The Salem witch trials were a dark moment in our nation's history. It was a time when innocent people were accused of practicing witchcraft, and those who didn't confess to this, they were hanged. This horrible tragedy of 1600's Salem was captured brilliantly by playwright Arthur Miller in his critical success, "The Crucible." In his play, he successfully chronicles the hysteria that overtook this small village, and through it's dialogue, demonstrated just how far people may go to protect their morals and beliefs. .
Some of the accused were so persecuted and tormented that began to believe they were actually guilty of practicing witchcraft and went so far as to confess to their "crimes." Others held onto the knowledge that they were innocent and these individuals were executed; and died with integrity. In Miller's play, "The Crucible," the words of John Proctor, Rebecca Nurse, and Elizabeth Proctor demonstrate how far a man or woman with integrity will go to defend their innocence. .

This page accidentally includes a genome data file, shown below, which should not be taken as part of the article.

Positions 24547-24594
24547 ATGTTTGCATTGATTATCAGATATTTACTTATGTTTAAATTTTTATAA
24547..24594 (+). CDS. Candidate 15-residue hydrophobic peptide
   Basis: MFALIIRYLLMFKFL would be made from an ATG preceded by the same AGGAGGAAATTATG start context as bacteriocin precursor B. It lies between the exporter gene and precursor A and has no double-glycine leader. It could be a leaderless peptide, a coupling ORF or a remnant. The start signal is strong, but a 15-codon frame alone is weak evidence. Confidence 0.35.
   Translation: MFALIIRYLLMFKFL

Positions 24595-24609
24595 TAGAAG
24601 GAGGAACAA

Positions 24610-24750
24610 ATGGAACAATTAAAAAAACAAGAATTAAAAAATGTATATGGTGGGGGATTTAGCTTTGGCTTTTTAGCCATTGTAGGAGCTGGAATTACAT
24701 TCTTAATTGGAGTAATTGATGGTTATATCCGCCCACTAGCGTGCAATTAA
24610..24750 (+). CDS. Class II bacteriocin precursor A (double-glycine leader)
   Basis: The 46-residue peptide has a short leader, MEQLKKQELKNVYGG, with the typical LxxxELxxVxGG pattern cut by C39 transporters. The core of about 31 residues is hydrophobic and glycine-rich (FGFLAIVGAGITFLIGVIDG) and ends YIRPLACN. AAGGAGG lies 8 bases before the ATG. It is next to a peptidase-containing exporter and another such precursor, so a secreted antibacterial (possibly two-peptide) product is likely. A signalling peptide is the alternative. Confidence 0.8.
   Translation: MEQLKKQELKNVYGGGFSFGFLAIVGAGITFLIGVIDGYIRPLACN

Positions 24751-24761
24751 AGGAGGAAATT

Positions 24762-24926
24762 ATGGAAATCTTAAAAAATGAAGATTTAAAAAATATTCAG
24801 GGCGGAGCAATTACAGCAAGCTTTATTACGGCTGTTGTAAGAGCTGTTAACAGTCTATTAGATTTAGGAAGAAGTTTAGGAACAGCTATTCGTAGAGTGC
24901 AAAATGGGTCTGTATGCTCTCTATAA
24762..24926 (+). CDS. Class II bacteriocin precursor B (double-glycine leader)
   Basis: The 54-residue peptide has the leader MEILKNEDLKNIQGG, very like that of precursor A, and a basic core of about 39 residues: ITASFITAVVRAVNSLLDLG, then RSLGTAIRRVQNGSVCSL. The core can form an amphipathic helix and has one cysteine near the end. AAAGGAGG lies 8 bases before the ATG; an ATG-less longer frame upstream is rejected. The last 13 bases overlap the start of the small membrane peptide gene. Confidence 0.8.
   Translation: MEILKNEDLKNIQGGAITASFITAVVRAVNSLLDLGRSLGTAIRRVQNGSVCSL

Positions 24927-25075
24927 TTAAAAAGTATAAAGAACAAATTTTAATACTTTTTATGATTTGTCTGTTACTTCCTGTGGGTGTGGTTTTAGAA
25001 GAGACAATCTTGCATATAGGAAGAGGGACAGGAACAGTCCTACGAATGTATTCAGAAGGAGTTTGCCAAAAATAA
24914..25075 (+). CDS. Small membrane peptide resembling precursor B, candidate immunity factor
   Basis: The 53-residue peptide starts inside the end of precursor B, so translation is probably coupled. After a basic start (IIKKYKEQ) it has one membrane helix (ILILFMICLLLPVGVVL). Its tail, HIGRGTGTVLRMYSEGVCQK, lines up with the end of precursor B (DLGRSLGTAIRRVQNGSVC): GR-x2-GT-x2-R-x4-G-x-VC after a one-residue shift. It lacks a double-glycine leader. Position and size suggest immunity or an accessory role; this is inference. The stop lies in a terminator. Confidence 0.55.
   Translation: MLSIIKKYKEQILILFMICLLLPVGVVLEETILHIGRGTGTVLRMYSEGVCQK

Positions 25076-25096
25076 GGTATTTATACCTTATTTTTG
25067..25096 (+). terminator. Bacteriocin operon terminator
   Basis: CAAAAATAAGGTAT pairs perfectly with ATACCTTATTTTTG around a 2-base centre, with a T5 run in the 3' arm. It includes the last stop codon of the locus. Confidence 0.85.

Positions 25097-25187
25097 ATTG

John Proctor is the husband of Elizabeth Proctor, who is condemned to death for the accusation of witchcraft. Miller explains through this novel that there are false accusations and terrible situations that happen every day. People must get involved right away and should not have to be forced into the situation to protect others from falsehood. Individuals should stand up for what they believe in and should be proud to tell the truth. .
The death scene of John Proctor illuminates this theme that Miller has illustrated. Whenever the witch trials initially began Proctor did not want to get involved with the proceedings, even though he had information that could have dismissed all the accusations of witchcraft. When Proctor's wife is accused of witchcraft this is when he becomes involved in the trials. He does everything in his power to deny the claims that his wife practices witchcraft. He goes too far when Mary accuses him of wanting to overthrow the court and so Danforth throws Proctor in jail.